For India, checking Ebola at the border itself is paramount
Given that Ebola breached even the US’s frontiers, India—especially the medical and paramedical team at Delhi’s Indira Gandhi International Airport—did well to contain possible transmission. The airport quarantined, and isolated under full medical attention, a person of Indian origin flying in from Liberia, one of the most-affected countries in the largest Ebola outbreak ever recorded. The subject had suffered from Ebola virus disease, but had been asymptomatic since September, with a certificate of discharge from a Liberian hospital. Though the individual’s blood stream did not show any viral load, other bodily fluids did.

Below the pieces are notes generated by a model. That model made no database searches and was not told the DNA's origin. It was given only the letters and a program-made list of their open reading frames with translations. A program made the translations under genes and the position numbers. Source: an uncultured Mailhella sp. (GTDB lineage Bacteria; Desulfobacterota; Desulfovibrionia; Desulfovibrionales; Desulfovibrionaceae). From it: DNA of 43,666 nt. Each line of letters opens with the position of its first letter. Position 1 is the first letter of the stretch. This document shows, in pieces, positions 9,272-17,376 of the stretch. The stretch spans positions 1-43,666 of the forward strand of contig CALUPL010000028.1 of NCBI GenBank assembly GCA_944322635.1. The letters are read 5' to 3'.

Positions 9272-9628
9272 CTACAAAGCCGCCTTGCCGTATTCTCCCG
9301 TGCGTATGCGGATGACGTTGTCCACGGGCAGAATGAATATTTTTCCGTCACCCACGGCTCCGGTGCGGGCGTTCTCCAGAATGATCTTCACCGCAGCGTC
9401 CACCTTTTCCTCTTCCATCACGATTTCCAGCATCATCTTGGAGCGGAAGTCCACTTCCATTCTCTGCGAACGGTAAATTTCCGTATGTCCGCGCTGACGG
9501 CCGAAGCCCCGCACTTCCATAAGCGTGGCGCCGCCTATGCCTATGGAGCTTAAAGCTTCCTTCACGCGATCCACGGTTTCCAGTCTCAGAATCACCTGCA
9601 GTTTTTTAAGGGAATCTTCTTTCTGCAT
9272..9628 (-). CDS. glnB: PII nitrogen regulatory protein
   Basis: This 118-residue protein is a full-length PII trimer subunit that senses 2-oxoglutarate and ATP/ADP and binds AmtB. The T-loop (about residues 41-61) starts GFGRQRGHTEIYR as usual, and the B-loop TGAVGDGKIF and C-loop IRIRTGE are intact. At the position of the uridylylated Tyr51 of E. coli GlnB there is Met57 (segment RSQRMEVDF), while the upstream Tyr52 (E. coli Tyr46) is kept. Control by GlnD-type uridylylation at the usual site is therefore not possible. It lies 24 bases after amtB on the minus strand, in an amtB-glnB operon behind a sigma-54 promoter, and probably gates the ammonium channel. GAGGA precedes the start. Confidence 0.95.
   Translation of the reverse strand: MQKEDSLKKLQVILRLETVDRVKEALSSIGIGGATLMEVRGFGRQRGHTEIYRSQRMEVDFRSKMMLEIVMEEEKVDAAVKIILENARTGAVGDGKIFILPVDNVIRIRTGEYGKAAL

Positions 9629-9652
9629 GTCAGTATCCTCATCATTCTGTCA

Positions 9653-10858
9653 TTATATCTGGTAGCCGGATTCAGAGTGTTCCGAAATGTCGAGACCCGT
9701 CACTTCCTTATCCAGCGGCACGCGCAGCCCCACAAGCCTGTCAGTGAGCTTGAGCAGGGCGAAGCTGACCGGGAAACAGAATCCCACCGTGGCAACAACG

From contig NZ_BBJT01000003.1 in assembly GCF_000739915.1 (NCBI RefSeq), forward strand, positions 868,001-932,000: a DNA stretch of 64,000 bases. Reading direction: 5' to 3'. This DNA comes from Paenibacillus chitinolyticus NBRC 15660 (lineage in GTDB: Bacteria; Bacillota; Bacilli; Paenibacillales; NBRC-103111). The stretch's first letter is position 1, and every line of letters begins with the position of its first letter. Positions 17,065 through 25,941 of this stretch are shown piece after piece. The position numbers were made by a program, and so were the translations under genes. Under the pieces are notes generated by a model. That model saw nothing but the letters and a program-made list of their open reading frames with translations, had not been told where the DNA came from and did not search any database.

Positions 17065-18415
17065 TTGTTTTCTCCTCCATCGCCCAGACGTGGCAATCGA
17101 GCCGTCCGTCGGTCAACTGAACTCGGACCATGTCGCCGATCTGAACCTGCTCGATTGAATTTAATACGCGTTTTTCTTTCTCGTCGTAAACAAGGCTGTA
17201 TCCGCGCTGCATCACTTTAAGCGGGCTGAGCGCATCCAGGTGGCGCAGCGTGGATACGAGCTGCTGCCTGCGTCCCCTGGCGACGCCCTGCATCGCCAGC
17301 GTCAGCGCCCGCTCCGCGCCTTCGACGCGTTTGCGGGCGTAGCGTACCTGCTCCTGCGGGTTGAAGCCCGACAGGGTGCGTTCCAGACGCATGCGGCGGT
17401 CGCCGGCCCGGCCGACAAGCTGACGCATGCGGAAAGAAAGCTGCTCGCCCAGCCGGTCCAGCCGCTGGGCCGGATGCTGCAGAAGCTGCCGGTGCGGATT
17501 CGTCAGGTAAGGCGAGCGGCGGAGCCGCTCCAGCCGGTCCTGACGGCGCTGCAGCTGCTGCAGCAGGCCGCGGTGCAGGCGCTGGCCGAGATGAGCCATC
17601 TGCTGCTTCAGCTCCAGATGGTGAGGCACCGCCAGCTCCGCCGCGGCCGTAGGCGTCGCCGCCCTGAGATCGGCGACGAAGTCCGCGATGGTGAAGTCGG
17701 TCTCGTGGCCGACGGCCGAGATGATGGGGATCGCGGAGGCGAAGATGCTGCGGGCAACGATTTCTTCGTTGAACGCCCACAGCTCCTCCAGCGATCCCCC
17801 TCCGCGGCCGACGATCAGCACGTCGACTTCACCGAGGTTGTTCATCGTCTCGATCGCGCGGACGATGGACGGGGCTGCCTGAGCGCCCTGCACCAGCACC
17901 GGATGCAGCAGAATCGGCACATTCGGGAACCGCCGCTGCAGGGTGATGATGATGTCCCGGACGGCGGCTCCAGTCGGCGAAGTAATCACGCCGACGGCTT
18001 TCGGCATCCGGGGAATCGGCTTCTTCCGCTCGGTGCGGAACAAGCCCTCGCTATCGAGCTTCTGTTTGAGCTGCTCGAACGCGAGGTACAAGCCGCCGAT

Over 45,000 Indians live in Liberia, Guinea and Sierra Leone, the epicentre of the Ebola outbreak. Given India’s public health system is poorly equipped to handle any outbreak here—while the virus did make it out of the US airports, mortality was recorded only in 10% of the infection cases largely because of the superior tracking and isolation facilities in the country—it is imperative for us to stop the virus at the border. The fact that the medical personnel at the Delhi airport tested the patient despite his being asymptomatic shows India is well-geared, at least as far as awareness goes, to fence out the disease. At the same time, at least one isolation facility in each district and two national virology centres dedicated to detection are important, if not optimal, in-fort defence measures.